Only true garden explorers are fortunate enough to find this heritage gem nestled in a far easterly corner. Beyond corridors of trees and ancient archways stands the legacy of a formidable woman, Marianne North (1830-1890), the Victorian naturalist, artist and explorer. Within her gallery blossoms the finest collection of botanical art, with no fewer than 832 masterpieces.


Periwinkle and green frogs, Mahé

She travelled the globe to capture nature’s splendours on canvas. What is remarkable for a Victorian lady of her stature is that she did so unaccompanied and to areas virtually unknown to many Europeans. For 13 years, she ventured to America, Brazil, Jamaica, Chile, Tenerife, Japan, Singapore, Borneo, Sri Lanka, India, South Africa, Australia, New Zealand and Tasmania to paint the flora and fauna of the world. It 1879, she wrote to Sir Joseph Hooker, offering to build an art gallery in Kew Gardens to showcase her extensive collection. The gallery opened in 1882 and over a century later it is still appreciated by nature enthusiasts.

It is the only gallery of its kind and the only permanent solo exhibition by a female artist in Britain. Its uniqueness is befitting of the unconventional woman who created it. The ornate interior decor, patterned floor tiling, as well as North’s floral displays lining doorways and panels create a rich and vibrant atmosphere. An exquisite feast of tones and textures is created in a space that encapsulates viewers and invites them to explore the wonders that she experienced. The place aids viewers’ interpretation of the art, which delivers beautiful Brazilian seascapes alongside romantic Indian sunsets. Viewers delight in North’s animate wildlife: hummingbirds flitter amongst bright red flowers, flying lizards crawl over Pomelo fruit and luminescent green frogs peer out beneath pink periwinkles.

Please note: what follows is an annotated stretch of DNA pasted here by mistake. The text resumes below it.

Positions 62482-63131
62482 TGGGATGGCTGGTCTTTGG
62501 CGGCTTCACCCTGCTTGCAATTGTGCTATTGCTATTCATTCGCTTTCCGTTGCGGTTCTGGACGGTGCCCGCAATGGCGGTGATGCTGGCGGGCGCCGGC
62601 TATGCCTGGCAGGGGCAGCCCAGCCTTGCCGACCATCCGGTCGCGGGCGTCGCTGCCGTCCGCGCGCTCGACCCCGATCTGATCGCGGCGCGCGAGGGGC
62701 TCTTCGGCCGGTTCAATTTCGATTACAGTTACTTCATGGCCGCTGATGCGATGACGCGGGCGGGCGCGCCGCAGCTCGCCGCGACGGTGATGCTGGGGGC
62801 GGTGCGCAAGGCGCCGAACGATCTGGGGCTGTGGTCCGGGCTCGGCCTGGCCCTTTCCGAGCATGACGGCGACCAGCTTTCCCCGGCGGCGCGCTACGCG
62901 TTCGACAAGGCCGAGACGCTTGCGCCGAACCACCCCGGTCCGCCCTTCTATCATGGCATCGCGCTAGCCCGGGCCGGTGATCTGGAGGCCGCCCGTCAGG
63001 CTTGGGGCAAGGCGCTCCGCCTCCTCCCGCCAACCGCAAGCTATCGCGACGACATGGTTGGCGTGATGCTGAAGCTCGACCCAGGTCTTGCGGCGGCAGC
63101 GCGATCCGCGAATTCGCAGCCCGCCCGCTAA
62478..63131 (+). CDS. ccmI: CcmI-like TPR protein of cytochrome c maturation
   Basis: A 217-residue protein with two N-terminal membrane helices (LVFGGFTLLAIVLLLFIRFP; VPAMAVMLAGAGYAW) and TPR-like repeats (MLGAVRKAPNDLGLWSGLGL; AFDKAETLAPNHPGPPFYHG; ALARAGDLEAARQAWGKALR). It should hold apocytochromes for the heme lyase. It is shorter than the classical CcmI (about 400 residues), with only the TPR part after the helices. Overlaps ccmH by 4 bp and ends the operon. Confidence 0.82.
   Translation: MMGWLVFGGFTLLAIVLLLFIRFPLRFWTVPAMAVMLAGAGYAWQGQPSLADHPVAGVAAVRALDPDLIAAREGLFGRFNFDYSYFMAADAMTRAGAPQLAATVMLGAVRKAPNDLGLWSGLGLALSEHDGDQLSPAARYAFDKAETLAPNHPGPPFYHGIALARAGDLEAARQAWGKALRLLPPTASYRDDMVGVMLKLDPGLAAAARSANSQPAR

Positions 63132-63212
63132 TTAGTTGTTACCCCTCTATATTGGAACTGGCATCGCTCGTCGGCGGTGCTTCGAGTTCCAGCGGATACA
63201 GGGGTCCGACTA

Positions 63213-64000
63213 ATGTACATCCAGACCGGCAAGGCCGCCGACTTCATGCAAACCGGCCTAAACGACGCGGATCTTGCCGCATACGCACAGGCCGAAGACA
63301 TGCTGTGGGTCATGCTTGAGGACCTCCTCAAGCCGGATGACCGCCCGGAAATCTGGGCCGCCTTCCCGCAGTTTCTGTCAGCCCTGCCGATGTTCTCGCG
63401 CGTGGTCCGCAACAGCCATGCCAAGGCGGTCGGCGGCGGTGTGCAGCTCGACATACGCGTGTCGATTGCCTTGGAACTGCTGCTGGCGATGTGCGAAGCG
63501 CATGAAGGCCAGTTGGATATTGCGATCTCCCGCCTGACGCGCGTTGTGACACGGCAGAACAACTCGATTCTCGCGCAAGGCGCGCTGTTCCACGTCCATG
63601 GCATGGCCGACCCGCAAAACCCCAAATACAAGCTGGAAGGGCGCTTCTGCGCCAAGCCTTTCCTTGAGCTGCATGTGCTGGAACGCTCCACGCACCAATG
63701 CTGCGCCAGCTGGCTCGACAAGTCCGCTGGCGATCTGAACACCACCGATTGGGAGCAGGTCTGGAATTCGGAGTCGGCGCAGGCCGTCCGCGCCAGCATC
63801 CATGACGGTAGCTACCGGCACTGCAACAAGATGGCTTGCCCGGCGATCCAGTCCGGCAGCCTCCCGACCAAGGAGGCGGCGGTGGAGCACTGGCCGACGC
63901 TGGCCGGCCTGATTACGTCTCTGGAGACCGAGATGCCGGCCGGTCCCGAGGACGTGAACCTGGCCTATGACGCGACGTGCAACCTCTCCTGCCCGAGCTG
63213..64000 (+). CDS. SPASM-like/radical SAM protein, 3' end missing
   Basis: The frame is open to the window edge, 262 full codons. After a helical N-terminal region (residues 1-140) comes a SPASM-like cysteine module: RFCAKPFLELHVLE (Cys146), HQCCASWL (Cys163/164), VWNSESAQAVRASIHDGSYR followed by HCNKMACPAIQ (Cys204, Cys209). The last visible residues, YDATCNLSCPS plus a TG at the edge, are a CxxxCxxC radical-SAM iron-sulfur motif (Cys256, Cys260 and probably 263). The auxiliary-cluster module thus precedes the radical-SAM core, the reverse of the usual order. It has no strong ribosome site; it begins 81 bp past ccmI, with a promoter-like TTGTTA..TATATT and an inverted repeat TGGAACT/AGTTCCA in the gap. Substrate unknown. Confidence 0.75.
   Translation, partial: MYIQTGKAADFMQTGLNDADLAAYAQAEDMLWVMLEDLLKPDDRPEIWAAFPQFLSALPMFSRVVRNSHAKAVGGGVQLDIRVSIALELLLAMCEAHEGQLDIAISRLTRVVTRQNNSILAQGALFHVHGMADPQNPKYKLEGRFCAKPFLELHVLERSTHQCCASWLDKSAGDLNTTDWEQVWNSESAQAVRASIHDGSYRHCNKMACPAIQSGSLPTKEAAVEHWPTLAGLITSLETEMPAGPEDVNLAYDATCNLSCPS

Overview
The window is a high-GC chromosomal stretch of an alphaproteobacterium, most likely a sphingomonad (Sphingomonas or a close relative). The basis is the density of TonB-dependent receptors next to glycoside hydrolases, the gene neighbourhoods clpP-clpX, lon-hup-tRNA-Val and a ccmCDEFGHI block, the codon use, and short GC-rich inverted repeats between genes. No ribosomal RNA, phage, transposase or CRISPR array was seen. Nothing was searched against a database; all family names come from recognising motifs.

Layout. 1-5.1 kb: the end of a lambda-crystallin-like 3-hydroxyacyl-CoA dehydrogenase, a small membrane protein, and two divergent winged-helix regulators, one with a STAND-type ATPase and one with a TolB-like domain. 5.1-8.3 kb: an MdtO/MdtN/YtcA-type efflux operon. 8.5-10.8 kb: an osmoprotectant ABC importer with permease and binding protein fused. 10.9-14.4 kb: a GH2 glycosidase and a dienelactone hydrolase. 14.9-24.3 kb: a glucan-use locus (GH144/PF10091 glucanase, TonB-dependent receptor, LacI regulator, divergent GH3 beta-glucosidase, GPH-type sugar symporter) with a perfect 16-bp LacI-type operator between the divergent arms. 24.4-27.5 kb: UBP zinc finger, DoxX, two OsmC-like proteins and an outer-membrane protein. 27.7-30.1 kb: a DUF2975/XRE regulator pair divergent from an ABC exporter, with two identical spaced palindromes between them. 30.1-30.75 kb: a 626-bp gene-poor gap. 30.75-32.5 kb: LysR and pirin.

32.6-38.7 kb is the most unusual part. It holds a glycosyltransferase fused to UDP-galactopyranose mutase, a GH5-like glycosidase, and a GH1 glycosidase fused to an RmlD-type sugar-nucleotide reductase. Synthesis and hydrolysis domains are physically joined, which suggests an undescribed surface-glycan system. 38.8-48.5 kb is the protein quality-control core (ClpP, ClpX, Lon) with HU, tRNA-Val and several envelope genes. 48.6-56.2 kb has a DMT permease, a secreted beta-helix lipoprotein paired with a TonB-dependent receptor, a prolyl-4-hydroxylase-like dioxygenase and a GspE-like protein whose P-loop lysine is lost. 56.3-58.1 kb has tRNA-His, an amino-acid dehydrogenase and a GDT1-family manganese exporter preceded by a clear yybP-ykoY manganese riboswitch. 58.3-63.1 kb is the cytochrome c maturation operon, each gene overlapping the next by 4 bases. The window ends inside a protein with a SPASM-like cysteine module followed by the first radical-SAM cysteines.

The North gallery favours a ‘cluttered hang’, whereMarianne_North_Gallery_sm1 the lower walls are lined with tier upon tier of paintings set side-by-side. The only intervening space between them is the dark bold frames. The strong border is a visual aid, enlivening each painting and distinguishing it from its neighbour. This grants the gallery considerable likeness to a ‘postage stamp album’, providing snap shots of the world over a hundred years ago. The ‘cluttered hang’ may be an old fashioned relic of nineteenth century exhibits, but the spectacle is dazzling.


Buphane Toxicara, Grahamstown

The beauty of North’s draughtsmanship is how she recorded nature. Typically, botanical illustrators focus on the flower alone, but North defied conventional methods to produce vivid compositions that illustrate how a plant interacts with its surrounding environment. Rather than simply painting the flower itself set against a plain background, she depicted it growing within its natural habitat. The realism and accuracy of her paintings was acknowledged by scientists, who identified four new species from her oil paintings.

North’s thirst for adventure, botanical interest and artistry provided Victorian scientists and the public with documentation of the exotic wonders that lay beyond.  This gallery is her gift to the nation, exhibiting work that still has huge resonance today. Her paintings are a timeless scientific tool, particularly for conservationists, and provide a useful comparison between what was then, and what is now. In a world facing dynamic environmental shifts, this helps researchers identify how the landscape has changed over time and North’s work is testimony to a field and culture too often dismissed by scientists. Now one hopes those skeptics can appreciate arts importance and the purpose it serves.

The Marianne North Gallery is a permanent collection at Kew Gardens

Bill Bryson at the Royal Society

This witty and interesting interview by bill_bryson_at_rsJim Al-Khalili with world famous author and honorary fellow of the Royal Society Bill Bryson was well worth the long queue time along Carlton House Terrace.